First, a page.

In International Publication No. WO 98/40319, a deposition melting device, working according to a horizontal method, is described, by which a good optical homogeneity, a high transmission, a low fluorescence, and a high laser stability can be achieved. This deposition melting device substantially has a rotation symmetrical design, exhibits a favorable distance between its interior shape and the cap of the quartz glass body to be deposited by melting, and comprises a geometry which favorably effects the heat economy in the device.
The diameter of the manufactured streak-free pre-forms is, however, comparatively small, so that the pre-form has to be work-expensively thermally transformed in order to obtain larger final products.
Therefore, it is an object of the present invention to provide an arrangement which allows production of pre-forms from streak-free quartz glass having large diameters (preferably >180 mm), whereby the quartz glass over its entire diameter exhibits a high homogeneity of is the optical properties (refractive index distribution, transmission, fluorescence), but no micro-structural defects. Streaks or striations are here referred to as all local variations of the refractive index in an order of size that can be visually detected and by means of the shadow method, respectively, or in a similar direct manner. The term “streak free” refers to streaks or striations extending in at least one spatial direction within the glass, preferably, in parallel to the optical axis of the quartz glass body, whereby the optical axis is centrally extending in the quartz glass body in the deposition direction of the same.
According to the invention, the object is realized by an apparatus for generating optically homogeneous streak-free quartz glass bodies having large diameters which comprises a melting device having an inner space provided with first and second opposing openings, at least one burner arranged in the first opening, a quartz glass body having an axis X-X displaceably arranged in the second opening and means capable of providing relative movement between the burner(s) and the quartz glass body in an axial direction and in a radial direction such that the distance between the burner(s) and the quartz glass body is reduced with an increasing distance of the burner(s) from the X-X axis of the quartz glass body during generation of an optically homogeneous streak-free body.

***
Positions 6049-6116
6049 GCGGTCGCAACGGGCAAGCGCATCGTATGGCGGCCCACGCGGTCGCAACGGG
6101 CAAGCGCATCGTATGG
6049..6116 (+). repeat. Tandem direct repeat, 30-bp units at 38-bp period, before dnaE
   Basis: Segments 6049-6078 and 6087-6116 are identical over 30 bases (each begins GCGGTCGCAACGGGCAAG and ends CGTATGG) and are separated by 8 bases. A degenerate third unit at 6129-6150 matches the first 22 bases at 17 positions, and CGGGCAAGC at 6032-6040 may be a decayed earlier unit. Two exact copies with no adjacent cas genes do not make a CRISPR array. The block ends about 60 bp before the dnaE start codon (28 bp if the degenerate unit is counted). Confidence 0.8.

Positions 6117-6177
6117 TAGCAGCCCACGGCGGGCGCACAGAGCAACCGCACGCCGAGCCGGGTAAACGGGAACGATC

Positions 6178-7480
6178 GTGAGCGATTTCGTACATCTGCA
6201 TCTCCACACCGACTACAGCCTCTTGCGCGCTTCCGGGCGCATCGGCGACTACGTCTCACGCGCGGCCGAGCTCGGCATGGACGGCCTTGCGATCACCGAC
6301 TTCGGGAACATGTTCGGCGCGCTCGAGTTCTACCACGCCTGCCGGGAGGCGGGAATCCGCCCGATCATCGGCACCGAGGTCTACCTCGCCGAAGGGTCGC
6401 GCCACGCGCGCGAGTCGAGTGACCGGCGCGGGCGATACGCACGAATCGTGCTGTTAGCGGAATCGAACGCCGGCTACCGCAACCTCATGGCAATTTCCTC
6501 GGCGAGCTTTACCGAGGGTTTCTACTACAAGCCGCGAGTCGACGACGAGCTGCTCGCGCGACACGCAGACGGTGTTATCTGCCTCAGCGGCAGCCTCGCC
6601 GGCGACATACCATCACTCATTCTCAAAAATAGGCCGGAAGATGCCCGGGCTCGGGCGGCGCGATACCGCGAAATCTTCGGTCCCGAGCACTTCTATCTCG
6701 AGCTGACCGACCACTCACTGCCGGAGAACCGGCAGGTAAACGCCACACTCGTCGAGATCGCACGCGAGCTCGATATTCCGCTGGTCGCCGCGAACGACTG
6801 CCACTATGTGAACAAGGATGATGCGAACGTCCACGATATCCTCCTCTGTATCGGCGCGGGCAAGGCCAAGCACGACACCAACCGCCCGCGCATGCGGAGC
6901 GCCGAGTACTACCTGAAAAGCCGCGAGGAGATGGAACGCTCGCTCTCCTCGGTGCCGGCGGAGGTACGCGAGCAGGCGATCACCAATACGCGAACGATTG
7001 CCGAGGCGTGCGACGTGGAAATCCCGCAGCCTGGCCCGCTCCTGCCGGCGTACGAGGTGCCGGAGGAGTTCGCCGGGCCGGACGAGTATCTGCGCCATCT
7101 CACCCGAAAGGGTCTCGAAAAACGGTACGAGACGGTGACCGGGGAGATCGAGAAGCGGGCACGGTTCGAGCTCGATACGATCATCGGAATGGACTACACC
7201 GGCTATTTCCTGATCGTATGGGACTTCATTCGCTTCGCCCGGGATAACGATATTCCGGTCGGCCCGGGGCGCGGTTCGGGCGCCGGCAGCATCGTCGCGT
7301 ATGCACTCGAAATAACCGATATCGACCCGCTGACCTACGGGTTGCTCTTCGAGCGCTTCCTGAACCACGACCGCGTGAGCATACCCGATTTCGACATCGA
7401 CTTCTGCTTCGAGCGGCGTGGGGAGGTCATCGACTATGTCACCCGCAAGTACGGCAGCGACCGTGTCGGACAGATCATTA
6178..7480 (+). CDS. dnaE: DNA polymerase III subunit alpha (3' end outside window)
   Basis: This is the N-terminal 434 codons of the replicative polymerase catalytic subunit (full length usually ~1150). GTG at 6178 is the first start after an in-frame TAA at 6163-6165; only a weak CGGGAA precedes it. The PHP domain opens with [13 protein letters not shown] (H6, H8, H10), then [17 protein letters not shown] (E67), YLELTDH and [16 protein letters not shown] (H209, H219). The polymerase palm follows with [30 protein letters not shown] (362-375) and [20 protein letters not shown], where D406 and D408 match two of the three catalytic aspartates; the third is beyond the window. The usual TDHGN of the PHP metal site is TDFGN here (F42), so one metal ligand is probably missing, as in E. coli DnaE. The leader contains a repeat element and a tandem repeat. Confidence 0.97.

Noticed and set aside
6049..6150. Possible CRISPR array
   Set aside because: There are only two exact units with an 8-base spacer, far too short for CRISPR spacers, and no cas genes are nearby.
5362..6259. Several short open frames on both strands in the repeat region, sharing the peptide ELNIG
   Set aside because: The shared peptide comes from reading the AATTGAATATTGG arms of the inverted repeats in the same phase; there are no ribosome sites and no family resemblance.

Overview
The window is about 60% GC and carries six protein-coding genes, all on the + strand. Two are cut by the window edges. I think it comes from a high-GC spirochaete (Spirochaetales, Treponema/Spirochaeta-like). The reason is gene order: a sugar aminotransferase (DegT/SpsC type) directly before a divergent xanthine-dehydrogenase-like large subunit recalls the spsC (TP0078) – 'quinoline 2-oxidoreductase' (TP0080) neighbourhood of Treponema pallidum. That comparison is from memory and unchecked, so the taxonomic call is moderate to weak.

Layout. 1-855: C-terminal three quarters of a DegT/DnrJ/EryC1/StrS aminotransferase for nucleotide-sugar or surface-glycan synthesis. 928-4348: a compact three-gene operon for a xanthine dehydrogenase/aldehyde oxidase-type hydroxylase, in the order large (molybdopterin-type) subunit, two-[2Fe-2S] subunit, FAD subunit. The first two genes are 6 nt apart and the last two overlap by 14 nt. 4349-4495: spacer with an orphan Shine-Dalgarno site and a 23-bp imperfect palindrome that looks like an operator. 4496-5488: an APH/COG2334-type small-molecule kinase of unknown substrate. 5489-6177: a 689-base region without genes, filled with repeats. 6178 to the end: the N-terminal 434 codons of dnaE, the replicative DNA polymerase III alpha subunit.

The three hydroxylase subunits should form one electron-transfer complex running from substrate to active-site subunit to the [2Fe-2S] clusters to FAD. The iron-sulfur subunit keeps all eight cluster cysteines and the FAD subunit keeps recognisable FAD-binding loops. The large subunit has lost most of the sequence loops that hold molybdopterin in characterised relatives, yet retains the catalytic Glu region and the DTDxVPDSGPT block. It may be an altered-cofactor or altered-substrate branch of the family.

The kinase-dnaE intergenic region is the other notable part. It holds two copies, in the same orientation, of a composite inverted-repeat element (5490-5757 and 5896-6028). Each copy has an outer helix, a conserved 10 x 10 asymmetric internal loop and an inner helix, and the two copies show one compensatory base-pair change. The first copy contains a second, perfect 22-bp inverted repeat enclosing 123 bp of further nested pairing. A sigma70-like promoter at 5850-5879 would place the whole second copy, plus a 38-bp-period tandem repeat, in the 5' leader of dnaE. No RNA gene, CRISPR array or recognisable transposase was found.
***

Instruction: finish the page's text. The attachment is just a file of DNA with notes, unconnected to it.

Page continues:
The invention allows manufacture of pre-forms having large diameters from synthetic quartz glass by the flame-hydrolysis method, whereby the quartz glass body over its entire diameter exhibits, with the exception of a small rim portion, a very good refractive index homogeneity and a uniformly high transmission.
According to the invention both, the burner and the quartz glass body can be involved in the relative motion between the two. When the relative motion is carried out only by the burner, then the interior shape of the melting device (muffle) can be very easily adapted to the desired shape of the glass. In the easiest case, the reduction of the distance between the burner exit opening (SiO2-source) and the increasing diameter of the pre-form takes place linearly to the radial distance of the point of impingement of the flame from the axis of rotation of the pre-form. The final value of the radial distance in the rim-portion shall not be smaller than 65% of the central near-axial is distance. In this manner, the different thermal conditions and deposition conditions in the rim portion of the developing quartz glass body are taken into account. These differences are attended to by way of respective different procedure defaults with respect to the interior range and the exterior range of the quartz glass body. For this, the distance reduction between the burner exit opening and the glass body is decisive.